This free scrapbook page sketch comes from a page made by Tami Taylor for the Rule Play class in the Get It Scrapped Membership, where members have access to a library of over 100 layered templates and page sketches, searchable by # of photos and layout type.
This four-block grid design has got all of your bases covered, with a spot for your title, photo, journaling and even an eye-catching technique or accent cluster!
Tami said, “When scrapbooking this event, I wanted to share the sense of confusion I had in trying to figure out who left this gift for me as well as the happiness I felt in knowing I had so many kind and dear friends. It honestly could have been any number of people (no one ever fessed up to doing it). I wanted the viewer to start by looking at the layout as a whole, unsure of what the most important thing was. Is it the Coca-cola? The journaling? Feathers? That it was the best day ever? In order to create a little confusion, I used a design without an obvious focal point. Each of the blocks in this grid have roughly equal visual weight.”
Looking for more examples of how you might use this sketch/template to inspire your next page? Here are a few inspired pages from our Get It Scrapped Creative Team.
Katie Scott said, “When I looked at this sketch, the layout looked easy to execute with 6″ x 6″ patterned papers so I used it with those paperes to document the dates, places and faces of my McElroy family tree. They arrived in the US in 1875. I flipped the sketch because it worked better for my photo.”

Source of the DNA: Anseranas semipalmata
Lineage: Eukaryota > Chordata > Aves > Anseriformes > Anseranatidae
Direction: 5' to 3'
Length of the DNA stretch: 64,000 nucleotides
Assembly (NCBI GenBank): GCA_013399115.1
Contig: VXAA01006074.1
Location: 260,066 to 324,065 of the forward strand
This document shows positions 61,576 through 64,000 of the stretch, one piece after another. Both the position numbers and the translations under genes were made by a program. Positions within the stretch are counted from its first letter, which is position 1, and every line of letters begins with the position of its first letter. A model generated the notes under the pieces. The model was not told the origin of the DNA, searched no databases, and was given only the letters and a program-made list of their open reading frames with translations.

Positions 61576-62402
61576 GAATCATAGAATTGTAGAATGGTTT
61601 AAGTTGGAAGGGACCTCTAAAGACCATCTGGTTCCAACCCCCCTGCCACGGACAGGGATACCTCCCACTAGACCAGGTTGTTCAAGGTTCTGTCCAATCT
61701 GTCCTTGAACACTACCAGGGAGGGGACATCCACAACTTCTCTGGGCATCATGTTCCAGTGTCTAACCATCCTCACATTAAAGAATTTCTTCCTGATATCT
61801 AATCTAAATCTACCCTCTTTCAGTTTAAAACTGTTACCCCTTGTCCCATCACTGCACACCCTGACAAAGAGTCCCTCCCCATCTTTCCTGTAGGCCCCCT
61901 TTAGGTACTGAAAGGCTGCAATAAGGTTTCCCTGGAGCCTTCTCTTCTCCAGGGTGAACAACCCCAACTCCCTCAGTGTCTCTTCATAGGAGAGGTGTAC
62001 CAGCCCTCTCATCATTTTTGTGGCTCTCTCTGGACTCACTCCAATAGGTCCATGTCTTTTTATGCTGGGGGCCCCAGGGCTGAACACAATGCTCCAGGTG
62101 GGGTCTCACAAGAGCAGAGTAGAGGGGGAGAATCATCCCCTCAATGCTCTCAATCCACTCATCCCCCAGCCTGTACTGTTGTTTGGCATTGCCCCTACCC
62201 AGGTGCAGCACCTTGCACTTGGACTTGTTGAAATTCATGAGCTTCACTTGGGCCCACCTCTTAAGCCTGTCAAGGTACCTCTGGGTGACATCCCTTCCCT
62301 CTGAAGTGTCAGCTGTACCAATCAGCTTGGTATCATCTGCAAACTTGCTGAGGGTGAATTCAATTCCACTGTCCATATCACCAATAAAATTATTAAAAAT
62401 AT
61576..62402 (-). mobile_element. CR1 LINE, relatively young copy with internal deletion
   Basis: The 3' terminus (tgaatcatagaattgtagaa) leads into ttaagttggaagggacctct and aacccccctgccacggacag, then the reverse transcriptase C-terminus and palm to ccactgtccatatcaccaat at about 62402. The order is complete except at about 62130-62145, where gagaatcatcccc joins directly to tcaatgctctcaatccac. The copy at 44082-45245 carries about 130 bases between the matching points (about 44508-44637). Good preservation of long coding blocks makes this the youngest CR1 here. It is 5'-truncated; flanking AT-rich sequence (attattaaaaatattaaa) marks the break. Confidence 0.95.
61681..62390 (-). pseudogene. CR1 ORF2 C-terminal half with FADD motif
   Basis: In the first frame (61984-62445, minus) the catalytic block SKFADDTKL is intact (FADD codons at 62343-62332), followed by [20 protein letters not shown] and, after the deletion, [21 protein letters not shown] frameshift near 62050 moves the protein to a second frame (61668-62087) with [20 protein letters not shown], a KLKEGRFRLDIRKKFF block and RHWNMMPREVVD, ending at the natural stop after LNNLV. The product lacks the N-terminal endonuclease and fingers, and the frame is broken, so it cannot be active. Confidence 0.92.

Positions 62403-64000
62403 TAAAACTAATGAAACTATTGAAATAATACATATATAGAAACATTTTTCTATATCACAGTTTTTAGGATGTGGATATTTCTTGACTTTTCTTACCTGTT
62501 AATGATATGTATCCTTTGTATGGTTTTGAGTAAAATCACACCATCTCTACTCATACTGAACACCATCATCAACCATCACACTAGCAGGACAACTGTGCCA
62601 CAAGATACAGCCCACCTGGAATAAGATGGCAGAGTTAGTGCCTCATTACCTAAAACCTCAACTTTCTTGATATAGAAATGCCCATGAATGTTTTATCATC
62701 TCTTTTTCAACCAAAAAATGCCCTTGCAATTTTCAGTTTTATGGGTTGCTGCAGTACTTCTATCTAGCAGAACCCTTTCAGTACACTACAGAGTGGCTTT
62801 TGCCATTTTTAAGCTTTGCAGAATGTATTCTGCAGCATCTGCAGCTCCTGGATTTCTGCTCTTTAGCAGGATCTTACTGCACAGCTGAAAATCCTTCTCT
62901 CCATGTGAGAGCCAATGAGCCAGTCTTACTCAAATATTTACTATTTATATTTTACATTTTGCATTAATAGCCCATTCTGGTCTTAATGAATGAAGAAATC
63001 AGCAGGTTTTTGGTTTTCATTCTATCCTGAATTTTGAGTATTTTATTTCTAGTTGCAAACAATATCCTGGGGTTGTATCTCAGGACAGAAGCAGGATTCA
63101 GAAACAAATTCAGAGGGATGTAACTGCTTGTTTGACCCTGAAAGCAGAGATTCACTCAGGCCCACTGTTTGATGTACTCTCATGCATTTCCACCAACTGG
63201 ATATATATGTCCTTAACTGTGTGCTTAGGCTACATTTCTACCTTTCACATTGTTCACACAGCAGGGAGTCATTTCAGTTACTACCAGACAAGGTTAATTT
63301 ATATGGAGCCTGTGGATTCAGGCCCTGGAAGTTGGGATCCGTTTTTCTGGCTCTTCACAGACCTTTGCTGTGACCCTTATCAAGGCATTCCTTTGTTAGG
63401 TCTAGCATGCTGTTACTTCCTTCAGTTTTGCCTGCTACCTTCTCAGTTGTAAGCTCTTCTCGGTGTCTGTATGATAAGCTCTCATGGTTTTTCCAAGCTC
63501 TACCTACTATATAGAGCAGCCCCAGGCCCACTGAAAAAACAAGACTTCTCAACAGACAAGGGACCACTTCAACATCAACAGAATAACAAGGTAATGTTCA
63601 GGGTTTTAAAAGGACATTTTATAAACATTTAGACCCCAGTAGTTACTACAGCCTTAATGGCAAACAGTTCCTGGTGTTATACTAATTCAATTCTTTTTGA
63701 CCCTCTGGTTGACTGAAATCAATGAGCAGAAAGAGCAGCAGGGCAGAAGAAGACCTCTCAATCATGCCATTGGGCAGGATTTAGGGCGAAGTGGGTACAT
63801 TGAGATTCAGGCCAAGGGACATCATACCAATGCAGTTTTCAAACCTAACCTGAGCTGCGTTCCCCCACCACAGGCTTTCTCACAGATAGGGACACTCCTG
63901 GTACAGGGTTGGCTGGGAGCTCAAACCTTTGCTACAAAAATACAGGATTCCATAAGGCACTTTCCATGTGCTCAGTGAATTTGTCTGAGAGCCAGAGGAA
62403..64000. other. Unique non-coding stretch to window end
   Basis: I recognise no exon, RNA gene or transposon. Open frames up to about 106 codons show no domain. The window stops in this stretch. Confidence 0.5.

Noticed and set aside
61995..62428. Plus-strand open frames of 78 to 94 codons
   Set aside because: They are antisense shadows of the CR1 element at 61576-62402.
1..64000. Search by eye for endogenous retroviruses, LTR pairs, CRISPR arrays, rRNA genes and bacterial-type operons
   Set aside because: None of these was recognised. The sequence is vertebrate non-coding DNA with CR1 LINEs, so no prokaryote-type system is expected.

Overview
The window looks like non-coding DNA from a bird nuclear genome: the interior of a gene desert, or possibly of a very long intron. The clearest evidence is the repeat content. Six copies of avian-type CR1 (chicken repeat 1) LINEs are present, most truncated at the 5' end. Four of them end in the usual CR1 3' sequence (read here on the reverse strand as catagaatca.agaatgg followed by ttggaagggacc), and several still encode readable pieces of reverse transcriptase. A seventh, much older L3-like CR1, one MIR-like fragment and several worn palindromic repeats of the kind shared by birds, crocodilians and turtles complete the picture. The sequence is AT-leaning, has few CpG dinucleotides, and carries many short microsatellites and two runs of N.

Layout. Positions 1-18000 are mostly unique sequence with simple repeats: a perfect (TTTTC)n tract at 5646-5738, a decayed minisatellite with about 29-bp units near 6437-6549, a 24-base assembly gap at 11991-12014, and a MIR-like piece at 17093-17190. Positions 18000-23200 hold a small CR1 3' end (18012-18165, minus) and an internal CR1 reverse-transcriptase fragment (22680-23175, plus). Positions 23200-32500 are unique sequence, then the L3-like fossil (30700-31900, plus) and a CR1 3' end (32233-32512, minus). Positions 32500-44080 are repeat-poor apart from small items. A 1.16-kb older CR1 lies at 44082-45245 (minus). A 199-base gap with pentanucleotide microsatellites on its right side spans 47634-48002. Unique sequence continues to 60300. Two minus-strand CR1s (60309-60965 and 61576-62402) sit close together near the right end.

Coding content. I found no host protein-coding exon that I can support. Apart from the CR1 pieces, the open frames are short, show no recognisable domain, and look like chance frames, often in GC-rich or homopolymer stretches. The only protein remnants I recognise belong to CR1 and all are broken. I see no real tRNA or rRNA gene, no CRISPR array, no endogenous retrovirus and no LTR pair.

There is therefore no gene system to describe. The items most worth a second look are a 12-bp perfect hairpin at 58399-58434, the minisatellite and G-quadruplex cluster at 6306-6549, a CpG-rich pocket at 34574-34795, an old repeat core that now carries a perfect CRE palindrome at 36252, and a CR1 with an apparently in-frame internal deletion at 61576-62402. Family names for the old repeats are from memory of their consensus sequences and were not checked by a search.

Audrey Tan says, “I was attracted to the sketch’s four-block grid. I’ve never done a page like that before so I used it for my layout about a meet-up with my best friends in Singapore. I always try to see them when I’m in the country.”
“In creating the four blocks, I used digital transfer overlays. Different overlays provide foundations for each block, and the effect is an artsy style that varies from the inspiration piece.”
Devra Hunt says, “I used this sketch to tell the story about a time my son took our pillows and foot rests to create a creative nook in his room.”
“I reduced the size of the squares to create a mat for my photo. I purposely crossed over the grid borders with photo and embellishments to create interest and add whimsy.”
Stefanie Semple says, “I loved the four compartments in the sketch with their broken boundaries. For this story of my daughter and the pressure of grade 10, I only had one photo: of her, taken from behind. Since the story is told from her viewpoint, I wanted to document it as it really was for her, without my usual sugar coating.”
“I added a pocket with a journal card to encourage her and pretty dandelion flowers to represent the temporary nature of these school pressures and struggles. Her school days are divided into home, school, homework and recreation. So the 4 blocks were perfect for that too.”